Since we have to pay someone to make the data transfer, I suggest that we shut down this site for a moment during the transfer. During the shut down, no author will provide new content and I will shut down the comments. I will aim to have this done within 24 hours, and since we have to pay someone to do it, it will probably happen on a week day. The whole site will be moved to Canada, and when start up again, we will operate only over at the new site; I will eventually have hits redirected from this site (dot.com) to our dot.ca. Things may be a little messy for a few days as people get used to the somewhat different software. However, we must deal with this problem now.
I open this topic up to discussion.
(Originally published Jun 1, 2012 @ 8:04)
*I cannot begin to express my appreciation for all of the effort that has gone into this…
… and I’ll say that one more time too. Petros, your efforts, expertise and hard work on the move and the site in general are outstanding. It all looks great and is working well.
*@calgary411, I agree with you 100%, Petros is a very special person and a wonderful help to all of us.. All his work is greatly appreciated..
Now I only have one special favor to ask Petros, Please make all this go away!! You can do it can’t you!!
and now the edit is up to 30 minutes. That should gibve me time to fix my spelling errors 🙂
Oops. I missed the 30 minute deadline! 🙂
‘Google reports ‘alarming’ rise in government censorship requests’By John D. Sutter, CNN updated 12:31 PM EDT, Mon June 18, 2012
(CNN) — “Western governments, including the United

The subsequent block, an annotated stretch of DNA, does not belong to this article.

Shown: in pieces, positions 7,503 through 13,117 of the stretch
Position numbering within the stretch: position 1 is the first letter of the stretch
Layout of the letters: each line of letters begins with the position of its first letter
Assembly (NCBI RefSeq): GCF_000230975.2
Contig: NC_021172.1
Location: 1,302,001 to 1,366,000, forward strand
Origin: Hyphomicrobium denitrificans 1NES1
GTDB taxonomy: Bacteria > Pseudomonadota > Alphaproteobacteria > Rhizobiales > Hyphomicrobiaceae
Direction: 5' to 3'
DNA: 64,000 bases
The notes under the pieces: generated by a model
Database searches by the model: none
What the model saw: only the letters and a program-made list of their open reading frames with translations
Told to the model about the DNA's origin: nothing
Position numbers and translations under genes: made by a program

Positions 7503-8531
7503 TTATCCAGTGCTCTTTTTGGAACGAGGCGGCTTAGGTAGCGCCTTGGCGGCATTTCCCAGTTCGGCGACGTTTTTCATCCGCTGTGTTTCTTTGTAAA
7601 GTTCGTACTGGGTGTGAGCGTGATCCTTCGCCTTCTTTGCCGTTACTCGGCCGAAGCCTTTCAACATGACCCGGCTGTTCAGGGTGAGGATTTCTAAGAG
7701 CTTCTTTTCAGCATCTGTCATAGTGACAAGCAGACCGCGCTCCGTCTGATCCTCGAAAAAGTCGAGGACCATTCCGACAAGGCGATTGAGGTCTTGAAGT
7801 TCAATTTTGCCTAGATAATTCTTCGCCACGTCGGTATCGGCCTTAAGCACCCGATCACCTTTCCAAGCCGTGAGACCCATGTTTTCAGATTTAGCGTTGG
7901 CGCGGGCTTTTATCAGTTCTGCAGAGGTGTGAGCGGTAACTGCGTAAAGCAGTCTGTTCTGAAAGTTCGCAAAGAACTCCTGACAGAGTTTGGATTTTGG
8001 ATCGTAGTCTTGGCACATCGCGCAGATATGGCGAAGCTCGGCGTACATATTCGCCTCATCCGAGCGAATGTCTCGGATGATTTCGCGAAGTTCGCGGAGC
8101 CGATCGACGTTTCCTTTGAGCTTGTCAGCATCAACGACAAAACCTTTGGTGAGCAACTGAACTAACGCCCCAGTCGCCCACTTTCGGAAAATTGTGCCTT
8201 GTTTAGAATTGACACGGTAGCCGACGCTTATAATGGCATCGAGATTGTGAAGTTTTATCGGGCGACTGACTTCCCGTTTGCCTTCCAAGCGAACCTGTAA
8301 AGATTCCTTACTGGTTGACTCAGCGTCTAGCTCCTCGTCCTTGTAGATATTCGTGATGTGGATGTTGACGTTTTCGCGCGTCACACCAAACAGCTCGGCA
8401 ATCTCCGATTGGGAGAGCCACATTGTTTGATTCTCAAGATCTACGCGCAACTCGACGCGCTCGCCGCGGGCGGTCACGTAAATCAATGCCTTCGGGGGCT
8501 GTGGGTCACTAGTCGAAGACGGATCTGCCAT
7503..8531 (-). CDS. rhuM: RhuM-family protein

States, appear to be stepping up efforts to censor Internet search results and YouTube videos, according to a “transparency report” released by Google.
…….”In the last half of 2011, Google received 6,321 requests for user data from government
agencies in the United States and complied at least in part with 93% of them, according to data released in the report.
Those requests for information about Google users come as part of criminal investigations, Google says, and are not unique to the company.
Google complied more frequently with U.S.-based requests for information about users than with requests from other countries, according to the report. It complied or partially complied with only 24% of such requests from Canada, 44% from France and 64% from the United Kingdom, for example.”……..
Good grief, badger! Have you been following me around the internets? 😉 I was just there and I noted that when the US gov’t agencies say jump, Google asks how high. Looks like Canada doesn’t have much sway with Google but then we’ve always lacked in the sway department. (We should have used a Mexican negotiator for the NAFTA treaty — they did a better deal than us regarding natural resources.) Have I ever mentioned that I never use Google? I use StartPage.
@Em and Badger…
We must be getting the same email notices, I re-tweeted that just last night from CNET.:)
and Em… I use duckduckgo instead of google. They don’t follow you!
@Em, not sure how I ended up at that link, but found it compelling reading.
@ Just Me
I have had it as my default search engine for all 3 browsers for over a year now, and I am perfectly happy with it.